Chris Grayling’s veto on London rail devolution shows why mayors, not ministers, should control city transport

A train, of the sort Chris Grayling wants to be held responsible for, for some reason. Image: Getty.

Last week saw the transport secretary Chris Grayling veto Sadiq Khan’s attempt to move more of London’s privately-managed commuter railways over to publicly-owned Transport for London, to the annoyance of Labour and Conservative MPs alike. Grayling’s claim that his motivation was to avoid “deckchair shuffling” was only slightly undermined by a memo between him and Boris Johnson, leaked to the Evening Standard, admitting his block of the move was to keep control of the rail network “out of the clutches of any future Labour Mayor”.

On the face of it, this is a manifestly short-sighted and self-defeating decision. Rail devolution is supported by passengers, London’s neighbouring counties, and the evidence, which shows a 600 per cent increase in passengers on other routes since they were transferred.

Unfortunately, this is a predictable and familiar response from our system of government, which often centralises decision-making in ministers who have little connection with the issues at hand and little accountability when things go wrong. The result is a triumph of cynical partisanship over informed and long-term decision making.

Take length of time in office. Both of the past two Mayors served for eight years, and Sadiq Khan could well do the same. Grayling is the fourth transport secretary in just six years. Ministers are here today, gone tomorrow, off to another department where past failures to deliver can be quietly forgotten. Few will ever be held to account for bad policies in the way that the mayor is by direct elections and by the London Assembly.


Unlike at Westminster, devolution of powers to the mayor of London has resulted in a mature and “what works” attitude to London politics. Despite their differences, the policies of both Ken Livingstone and Boris Johnson, and now the current mayor, have been to extend the mayor’s control of the rail network and increase investment in cycling. New mayors have built on the successes of their predecessors, not torn them up as new governments are wont to do.

This points to a deeper truth. Politics at the city hall or regional level often just delivers better than national politics, as the political scientist Benjamin Barber highlights in his recent book If Mayors Ruled The World. City leaders are judged by their ability to deliver practical improvements, not to score political points. Ideology won’t tidy the streets or make the trains run on time. Cities are also on the frontline of global challenges like climate change, and their mayors are already working together to push for a more ambitious climate plan while national leaders squabble.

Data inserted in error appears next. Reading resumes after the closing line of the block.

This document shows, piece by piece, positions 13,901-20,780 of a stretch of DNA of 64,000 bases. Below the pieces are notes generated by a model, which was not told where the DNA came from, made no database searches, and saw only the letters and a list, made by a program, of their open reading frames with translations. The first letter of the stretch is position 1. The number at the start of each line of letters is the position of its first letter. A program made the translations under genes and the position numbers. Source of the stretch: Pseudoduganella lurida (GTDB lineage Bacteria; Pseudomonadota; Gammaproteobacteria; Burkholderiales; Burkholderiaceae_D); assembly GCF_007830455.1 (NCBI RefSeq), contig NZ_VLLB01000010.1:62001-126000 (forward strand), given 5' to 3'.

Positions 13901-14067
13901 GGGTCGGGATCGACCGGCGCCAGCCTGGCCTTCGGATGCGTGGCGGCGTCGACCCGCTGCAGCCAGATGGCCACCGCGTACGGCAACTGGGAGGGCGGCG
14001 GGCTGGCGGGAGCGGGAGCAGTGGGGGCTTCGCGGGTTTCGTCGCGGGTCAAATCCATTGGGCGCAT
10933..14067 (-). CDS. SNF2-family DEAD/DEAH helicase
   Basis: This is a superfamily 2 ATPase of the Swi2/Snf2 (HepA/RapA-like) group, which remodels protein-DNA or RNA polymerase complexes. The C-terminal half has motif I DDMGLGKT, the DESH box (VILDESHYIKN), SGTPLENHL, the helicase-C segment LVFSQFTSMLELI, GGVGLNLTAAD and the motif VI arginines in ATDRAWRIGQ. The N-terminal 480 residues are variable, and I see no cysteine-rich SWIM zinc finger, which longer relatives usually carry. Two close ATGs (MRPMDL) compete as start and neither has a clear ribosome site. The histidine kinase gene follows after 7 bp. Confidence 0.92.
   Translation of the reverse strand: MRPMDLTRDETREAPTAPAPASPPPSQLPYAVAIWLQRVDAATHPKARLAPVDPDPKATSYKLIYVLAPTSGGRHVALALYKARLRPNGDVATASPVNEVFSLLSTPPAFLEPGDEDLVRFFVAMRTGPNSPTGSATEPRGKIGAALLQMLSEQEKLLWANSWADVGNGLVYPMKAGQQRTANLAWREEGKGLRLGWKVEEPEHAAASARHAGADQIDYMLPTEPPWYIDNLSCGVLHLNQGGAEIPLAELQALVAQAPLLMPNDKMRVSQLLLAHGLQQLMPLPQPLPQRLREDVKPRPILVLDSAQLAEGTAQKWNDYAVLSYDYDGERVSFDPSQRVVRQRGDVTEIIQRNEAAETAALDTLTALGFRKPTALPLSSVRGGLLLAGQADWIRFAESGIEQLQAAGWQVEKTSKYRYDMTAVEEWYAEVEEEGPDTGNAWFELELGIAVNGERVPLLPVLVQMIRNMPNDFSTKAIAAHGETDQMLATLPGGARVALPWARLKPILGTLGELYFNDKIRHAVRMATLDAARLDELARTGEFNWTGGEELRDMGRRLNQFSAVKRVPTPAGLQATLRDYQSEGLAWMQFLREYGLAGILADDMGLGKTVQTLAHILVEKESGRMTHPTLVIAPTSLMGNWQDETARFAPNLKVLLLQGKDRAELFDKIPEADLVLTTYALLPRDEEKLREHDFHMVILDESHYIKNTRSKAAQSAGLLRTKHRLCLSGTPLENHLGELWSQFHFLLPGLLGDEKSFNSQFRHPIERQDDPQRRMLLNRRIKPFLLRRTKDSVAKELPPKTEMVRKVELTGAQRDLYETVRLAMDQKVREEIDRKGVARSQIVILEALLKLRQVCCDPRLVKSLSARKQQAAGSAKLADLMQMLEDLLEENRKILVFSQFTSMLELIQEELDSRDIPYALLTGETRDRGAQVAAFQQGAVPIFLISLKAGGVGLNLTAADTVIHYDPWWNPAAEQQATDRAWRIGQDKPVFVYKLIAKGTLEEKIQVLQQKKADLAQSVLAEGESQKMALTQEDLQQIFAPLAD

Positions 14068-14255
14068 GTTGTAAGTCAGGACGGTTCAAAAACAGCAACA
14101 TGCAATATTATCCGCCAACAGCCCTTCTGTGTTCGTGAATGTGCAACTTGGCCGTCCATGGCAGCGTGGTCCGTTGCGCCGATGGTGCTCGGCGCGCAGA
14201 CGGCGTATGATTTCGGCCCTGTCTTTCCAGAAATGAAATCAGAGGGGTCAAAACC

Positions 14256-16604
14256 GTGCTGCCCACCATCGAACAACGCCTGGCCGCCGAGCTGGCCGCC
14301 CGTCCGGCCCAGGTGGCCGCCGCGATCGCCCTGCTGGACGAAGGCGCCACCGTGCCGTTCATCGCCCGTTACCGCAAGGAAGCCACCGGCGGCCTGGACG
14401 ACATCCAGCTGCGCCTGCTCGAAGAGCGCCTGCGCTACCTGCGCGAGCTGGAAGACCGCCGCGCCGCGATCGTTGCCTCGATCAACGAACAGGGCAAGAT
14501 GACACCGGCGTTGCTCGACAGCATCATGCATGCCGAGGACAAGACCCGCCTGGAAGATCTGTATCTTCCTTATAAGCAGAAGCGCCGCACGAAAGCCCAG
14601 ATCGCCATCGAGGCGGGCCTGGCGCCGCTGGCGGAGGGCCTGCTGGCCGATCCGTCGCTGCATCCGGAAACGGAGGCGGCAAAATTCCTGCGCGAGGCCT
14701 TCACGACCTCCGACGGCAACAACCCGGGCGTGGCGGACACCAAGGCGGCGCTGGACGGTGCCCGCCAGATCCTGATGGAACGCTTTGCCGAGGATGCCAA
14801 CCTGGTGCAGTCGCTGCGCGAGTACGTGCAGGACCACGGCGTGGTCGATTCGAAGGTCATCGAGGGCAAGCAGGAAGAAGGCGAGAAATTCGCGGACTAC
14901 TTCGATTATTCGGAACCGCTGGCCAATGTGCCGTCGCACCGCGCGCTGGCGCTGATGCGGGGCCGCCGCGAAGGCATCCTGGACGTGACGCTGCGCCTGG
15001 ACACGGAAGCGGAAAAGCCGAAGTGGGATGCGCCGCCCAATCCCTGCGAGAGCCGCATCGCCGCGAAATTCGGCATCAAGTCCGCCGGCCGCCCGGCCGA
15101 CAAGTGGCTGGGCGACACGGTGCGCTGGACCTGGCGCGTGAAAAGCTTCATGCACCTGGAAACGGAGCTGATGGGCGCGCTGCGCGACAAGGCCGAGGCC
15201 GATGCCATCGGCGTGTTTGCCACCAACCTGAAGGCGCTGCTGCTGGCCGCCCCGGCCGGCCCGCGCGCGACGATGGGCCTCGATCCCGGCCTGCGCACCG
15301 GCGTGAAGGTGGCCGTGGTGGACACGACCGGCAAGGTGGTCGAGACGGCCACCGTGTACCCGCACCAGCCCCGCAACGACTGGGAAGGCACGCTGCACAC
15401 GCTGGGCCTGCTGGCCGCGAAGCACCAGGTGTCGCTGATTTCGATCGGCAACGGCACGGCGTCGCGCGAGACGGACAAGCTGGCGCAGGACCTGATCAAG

The transport secretary should let the mayor get on with his job, put pragmatism before politics, and give City Hall the powers it needs to run an effective rail system. Besides, the mayor might get the credit when things go well - but he’ll also get the blame when they don't.

Tom Follett works on devolution policy at the think tank ResPublica.

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North central Melbourne is becoming a test bed for smart, integrated transport

A rainy Melbourne in 2014. Image: Getty.

Integrated transport has long been the holy grail of transport engineering. Now, a project set up north of Melbourne’s downtown aims to make it a reality.

Led by the School of Engineering at the University of Melbourne, the project will create a living laboratory for developing a highly integrated, smart, multimodal transport system. The goals are to make travel more efficient, safer, cleaner and more sustainable.

Integrated transport aims to combine various modes of travel to provide seamless door-to-door services. Reduced delays, increased safety and better health can all be achieved by sharing information between users, operators and network managers. This will optimise mobility and minimise costs for travellers.

The National Connected Multimodal Transport Test Bed includes arterial roads and local streets in an area of 4.5 square kilometres in Carlton, Fitzroy and Collingwood.

Bounded by Alexandra Parade and Victoria, Hoddle and Lygon streets, this busy inner-suburban area is a perfect location to test a new generation of connected transport systems. Our growing cities will need these systems to manage their increasing traffic.

How will the test bed work?